“How can we talk [while] looking at the beauty of these two human beings,” gushed director Paolo Virzì as Donald Sutherland and Helen Mirren stepped before a wall of flashbulbs at the premiere of their latest project, “The Leisure Seeker,” in New York on Thursday. “I’m just a fan — I could end my career right now.”
In Virzì’s film, the veteran actors play a married couple on one last-hurrah road trip from Boston to Key West in their vintage Seventies camper as Sutherland’s character, plagued by Alzheimer’s disease, floats in and out of lucidity. The poignant on-screen chemistry of the pair, who last worked together nearly 30 years ago, spilled into all interactions on-set, explained Mirren.
“I hadn’t seen or spoken to Donald since [about 1990],” said the British actress. “We then had a week’s rehearsal [time] to create the impression of two people who know each other inside and out, but then it’s [a matter of] luck whether the chemistry works or not.”
The success of this dynamic, for the Oscar-winning actress, is largely dependent on the emotional availability of her costars and, fortunately for Virzì — who said Sutherland and Mirren “maybe didn’t even need a director” — the rapport between the on-screen couple was nearly immediate.
“A lot of very famous actors like Donald don’t really want to engage, but he’s open and emotional both on and off-camera,” added the 72-year-old thespian. In the film, Mirren’s character is also impacted by the perils of aging, an unavoidable destiny that the Academy Award winner is willing to accept.
“You just have to relax into the reality of life,” she opined. “From the moment you’re born, an old person [inside you] sets off and one day that old person is going to be knocking on your door saying, ‘hello — here I am.’ That’s if you’re lucky, of course. You either die young or you get old. I don’t want to die young, which means I have to accept everything that comes with the rest of it. It’s just another adventure and journey.”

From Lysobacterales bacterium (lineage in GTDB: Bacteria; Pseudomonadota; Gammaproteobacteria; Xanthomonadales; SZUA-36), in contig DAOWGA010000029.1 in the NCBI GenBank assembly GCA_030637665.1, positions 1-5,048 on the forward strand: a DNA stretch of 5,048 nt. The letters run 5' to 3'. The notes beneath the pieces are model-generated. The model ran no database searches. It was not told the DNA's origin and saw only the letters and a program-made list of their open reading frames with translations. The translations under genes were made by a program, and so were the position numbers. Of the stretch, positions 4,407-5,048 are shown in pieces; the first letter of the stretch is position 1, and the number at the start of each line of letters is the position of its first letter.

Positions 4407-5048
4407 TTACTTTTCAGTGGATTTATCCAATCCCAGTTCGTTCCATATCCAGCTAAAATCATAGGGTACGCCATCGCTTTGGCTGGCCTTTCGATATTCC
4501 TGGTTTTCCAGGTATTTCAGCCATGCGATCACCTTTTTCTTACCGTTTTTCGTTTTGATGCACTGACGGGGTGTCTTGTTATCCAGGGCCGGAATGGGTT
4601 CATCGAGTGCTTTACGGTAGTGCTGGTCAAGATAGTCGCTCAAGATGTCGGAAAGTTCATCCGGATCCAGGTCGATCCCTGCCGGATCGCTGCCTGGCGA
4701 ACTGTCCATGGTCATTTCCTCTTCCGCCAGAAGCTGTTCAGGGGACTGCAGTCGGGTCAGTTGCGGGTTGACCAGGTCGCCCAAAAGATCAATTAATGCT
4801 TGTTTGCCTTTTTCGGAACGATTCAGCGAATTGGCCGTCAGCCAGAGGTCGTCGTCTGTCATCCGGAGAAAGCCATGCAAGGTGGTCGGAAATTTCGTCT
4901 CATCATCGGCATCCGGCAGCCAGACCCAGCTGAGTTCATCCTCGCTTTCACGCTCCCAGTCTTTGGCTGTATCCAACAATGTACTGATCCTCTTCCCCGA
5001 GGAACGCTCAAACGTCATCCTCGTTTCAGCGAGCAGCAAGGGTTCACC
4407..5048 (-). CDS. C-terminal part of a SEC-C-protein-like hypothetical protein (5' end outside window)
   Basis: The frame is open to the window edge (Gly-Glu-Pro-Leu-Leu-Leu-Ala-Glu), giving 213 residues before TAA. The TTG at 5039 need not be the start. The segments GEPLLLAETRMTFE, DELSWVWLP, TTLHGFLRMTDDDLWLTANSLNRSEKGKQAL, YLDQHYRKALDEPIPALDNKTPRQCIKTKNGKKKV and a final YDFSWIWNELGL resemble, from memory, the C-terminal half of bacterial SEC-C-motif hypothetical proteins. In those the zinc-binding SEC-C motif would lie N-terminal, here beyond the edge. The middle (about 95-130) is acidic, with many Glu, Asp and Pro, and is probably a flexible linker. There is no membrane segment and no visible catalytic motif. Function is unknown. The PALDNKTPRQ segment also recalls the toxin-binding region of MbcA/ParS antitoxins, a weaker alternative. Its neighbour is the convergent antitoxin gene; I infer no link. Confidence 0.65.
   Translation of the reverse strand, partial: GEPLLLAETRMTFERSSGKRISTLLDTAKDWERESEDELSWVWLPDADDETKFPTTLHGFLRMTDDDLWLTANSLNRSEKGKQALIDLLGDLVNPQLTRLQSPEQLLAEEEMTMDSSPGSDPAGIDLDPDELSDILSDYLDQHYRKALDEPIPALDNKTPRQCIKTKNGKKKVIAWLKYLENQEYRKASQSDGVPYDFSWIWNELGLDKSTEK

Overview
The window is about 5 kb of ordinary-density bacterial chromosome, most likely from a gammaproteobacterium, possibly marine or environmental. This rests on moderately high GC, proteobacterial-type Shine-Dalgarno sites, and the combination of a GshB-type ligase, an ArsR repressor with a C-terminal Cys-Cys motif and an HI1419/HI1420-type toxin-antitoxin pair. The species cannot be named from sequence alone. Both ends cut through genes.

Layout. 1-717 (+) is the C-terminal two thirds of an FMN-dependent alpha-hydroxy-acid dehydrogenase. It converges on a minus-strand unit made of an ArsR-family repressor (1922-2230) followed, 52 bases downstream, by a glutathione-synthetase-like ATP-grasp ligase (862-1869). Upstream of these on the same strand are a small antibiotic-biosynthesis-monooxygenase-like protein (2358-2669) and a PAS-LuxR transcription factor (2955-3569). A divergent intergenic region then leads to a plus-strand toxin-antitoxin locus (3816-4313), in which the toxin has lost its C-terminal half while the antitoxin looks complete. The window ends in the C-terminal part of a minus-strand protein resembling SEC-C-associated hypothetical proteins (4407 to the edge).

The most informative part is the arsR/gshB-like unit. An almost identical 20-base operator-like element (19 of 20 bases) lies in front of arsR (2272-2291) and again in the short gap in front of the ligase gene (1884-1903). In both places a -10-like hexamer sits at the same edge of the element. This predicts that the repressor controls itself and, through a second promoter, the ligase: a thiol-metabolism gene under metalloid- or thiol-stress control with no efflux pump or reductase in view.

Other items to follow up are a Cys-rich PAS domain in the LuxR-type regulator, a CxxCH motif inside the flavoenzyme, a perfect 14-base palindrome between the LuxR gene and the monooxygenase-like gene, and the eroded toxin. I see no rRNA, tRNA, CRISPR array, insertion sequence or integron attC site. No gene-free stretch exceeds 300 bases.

Mirren, who cut a regal figure in a floor-length Merlot-colored Valentino gown, said she is “done with” playing Queen Elizabeth II, despite recent fan fervor at the notion she would reprise her portrayal of the monarch in an upcoming season of Netflix’s “The Crown.” The theater of supporters Thursday evening also included Edie Falco, Olivia Palermo and Candace Bushnell.
Sutherland, who stood casually in a pair of sneakers beside his glamorous costar, explained how he studied how caregivers of Alzheimer’s and dementia patients were trained to inform his role of a former teacher whose mind was quickly fading. “I kind of reverse engineered it and didn’t try to imitate anyone,” said the 82-year-old. “I just let the character come inside me and exist.”
While some actors thrive in an improvisational setting, the Canadian-born actor was intent on sticking to Virzì’s collaborative script, which was based on a novel by Michael Zadoorian. “We [as actors] have an obligation,” remarked Sutherland. “Writers work hard and they go to great lengths to economically and articulately express what a character is feeling that. Otherwise you add too many words, like I’m doing right now.”
Leaving control of the film’s dialogue to the writers, it was Sutherland who had command of the film’s titular 1975 Winnebago along the highways and byways of the American south throughout filming.
“All driving shots is Donald actually driving,” added Mirren, who attended a party at the Empire Hotel rooftop following the screening. “With an Italian crew squashed in the back of a real, very old camper van with very bad brakes and hardly any steering — but we were in the hands of the brilliant Donald Sutherland who kept us all safe.”
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